2019 American Music Awards

Pop Singer Vardaan Arora Reflects on India's Decision To Legalize Gay Sex: 'My Heart Beats With Excitement' (Guest Essay)

Alex Pigeon
Vardaan Arora

Today is special. I sit here, overwhelmed by my own thoughts as I usually am, trying to come up with a way to turn them into words. The day is Thursday, September 6, 2018. India, my country of birth, has legalized gay sex in a monumental Supreme Court hearing. My social media feeds are filled with joy and excitement. My phone is flooded with congratulatory text messages. My heart is full.

The "closet" is a bizarre construct. Who am I? What if people find out? Am I a bad person? Why am I like this? These questions aren’t foreign to members of the LGBTQ+ community, regardless of where they’re from. It feeds the need to announce, and almost confess to a sexuality that isn’t heteronormative.

Growing up in India, the word "gay" came with a plethora of negative connotations. It insinuated that a person was less than. A "freak," if you will. Before I even knew what "gay" meant, I was bullied for being effeminate. It didn’t help that I wasn’t interested in sports. I was just 10 years old when the nickname "sissy boy" stuck. The memories don’t leave you. I still remember coming home from school in seventh grade, bawling my eyes out while hugging my mother because I didn’t know what I had done to deserve the treatment I was getting. We made the decision to transfer me to another school. “It’ll get better,” I thought to myself.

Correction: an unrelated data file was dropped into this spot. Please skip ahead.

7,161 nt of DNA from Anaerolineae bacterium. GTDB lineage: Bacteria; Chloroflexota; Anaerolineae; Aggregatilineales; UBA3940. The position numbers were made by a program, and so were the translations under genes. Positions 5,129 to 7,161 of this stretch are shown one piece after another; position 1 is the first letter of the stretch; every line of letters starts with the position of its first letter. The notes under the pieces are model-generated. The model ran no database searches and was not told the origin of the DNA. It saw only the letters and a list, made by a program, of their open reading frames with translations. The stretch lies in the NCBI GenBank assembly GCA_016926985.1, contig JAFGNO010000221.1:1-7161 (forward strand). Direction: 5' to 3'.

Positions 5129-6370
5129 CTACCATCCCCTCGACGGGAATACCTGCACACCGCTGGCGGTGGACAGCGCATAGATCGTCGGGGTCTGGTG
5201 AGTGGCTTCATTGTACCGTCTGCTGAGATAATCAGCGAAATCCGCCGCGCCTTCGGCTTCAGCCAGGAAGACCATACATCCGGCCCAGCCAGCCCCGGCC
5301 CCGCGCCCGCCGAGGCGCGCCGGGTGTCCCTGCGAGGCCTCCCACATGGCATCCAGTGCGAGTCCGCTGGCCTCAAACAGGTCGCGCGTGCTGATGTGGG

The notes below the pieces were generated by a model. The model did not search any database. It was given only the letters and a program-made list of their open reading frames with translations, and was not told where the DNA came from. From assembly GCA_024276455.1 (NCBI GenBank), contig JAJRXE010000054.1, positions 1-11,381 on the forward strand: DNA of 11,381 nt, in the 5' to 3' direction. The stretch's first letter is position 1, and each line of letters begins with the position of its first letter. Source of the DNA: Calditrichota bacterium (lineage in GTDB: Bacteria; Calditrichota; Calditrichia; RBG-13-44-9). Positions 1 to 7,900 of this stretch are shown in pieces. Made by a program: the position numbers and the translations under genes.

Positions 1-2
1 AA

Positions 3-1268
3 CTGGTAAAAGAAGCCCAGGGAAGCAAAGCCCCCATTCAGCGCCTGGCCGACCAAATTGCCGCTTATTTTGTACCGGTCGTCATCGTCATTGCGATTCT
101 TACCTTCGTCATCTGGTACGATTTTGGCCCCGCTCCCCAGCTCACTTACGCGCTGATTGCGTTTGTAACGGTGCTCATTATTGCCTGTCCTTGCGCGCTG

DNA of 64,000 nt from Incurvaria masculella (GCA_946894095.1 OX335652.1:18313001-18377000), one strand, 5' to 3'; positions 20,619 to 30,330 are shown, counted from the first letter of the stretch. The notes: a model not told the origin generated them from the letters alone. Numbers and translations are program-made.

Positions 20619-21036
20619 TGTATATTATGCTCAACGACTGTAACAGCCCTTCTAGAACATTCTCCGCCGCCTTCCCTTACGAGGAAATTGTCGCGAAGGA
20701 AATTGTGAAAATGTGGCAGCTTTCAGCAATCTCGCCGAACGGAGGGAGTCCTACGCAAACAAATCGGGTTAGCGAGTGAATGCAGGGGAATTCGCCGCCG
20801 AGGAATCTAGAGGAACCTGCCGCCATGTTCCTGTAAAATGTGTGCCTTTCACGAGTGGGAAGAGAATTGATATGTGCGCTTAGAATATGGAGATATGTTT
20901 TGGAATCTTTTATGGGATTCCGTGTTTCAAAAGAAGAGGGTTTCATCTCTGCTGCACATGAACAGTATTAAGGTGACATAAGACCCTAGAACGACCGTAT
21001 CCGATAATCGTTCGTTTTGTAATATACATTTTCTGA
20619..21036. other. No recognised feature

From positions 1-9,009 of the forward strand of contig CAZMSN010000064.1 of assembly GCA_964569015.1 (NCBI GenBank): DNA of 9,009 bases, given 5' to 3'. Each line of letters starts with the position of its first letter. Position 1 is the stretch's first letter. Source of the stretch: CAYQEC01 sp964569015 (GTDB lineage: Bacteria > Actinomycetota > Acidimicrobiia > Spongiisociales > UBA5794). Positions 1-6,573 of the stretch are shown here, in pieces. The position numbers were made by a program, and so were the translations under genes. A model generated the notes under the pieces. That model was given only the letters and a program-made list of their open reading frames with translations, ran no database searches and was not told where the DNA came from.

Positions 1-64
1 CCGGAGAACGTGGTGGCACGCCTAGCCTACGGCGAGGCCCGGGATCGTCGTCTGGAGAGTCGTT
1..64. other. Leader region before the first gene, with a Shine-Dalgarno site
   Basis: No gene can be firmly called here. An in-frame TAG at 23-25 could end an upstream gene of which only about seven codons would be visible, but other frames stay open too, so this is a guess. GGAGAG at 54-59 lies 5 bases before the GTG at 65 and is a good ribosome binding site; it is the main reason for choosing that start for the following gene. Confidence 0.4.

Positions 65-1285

Much like any young gay boy, my obsession with pop music (specifically Hilary Duff and Britney Spears, in case you’re interested) reached its peak when I entered into high school. This didn’t go over well with my peers. I tried to convince everyone that I had crushes on these female celebrities, but I don’t think anyone believed me. People deciding your sexuality for you before you’re ready to realize it for yourself feels like being the punch line of a joke that everyone except you is in on.

In 2010, I was lucky enough to escape to New York for college. All of a sudden, I was exposed to a beautiful, vibrant and diverse community of like-minded individuals. As cliché as it’s going to sound, it changed my life forever. "Gay" didn’t feel like an insult anymore. I wasn’t worried about my physicality appearing too feminine. I began to embrace myself in a way that I didn’t know was possible. A gigantic weight was lifted off my shoulders, and I could breathe. I had to move halfway across the world to be able to find comfort in my own skin. That may not be the only option for LGBTQ+ youth in India today.

As of just a few hours ago, India has publicly decriminalized a colonial law that was originally instituted in the 1860s. It’s on every news channel. Every major publication will cover it. Families all over the country are reading about how there is beauty and bravery in being your true self; how you can love whomever you choose to love without feeling ashamed. That all the ‘sissy boys’ out there are actually fearless warriors. My heart beats with excitement for the next generation of LGBTQ+ kids growing up in India like I did. It is a huge step in the right direction. Today, I am proud to be an Indian.

I’d like to end with a short note to other Indians in the LGBTQ+ community: You’re going to be okay. I’m proud of you. You are enough. You’re going to take all the qualities you thought were weaknesses and turn them into strengths. I’m going to fight for you. I’m going to continue making music for you. There will be ups and downs, but as today showed us all -- it did get better.

Vardaan Arora is an India-born, NYC-based independent pop singer/songwriter. 

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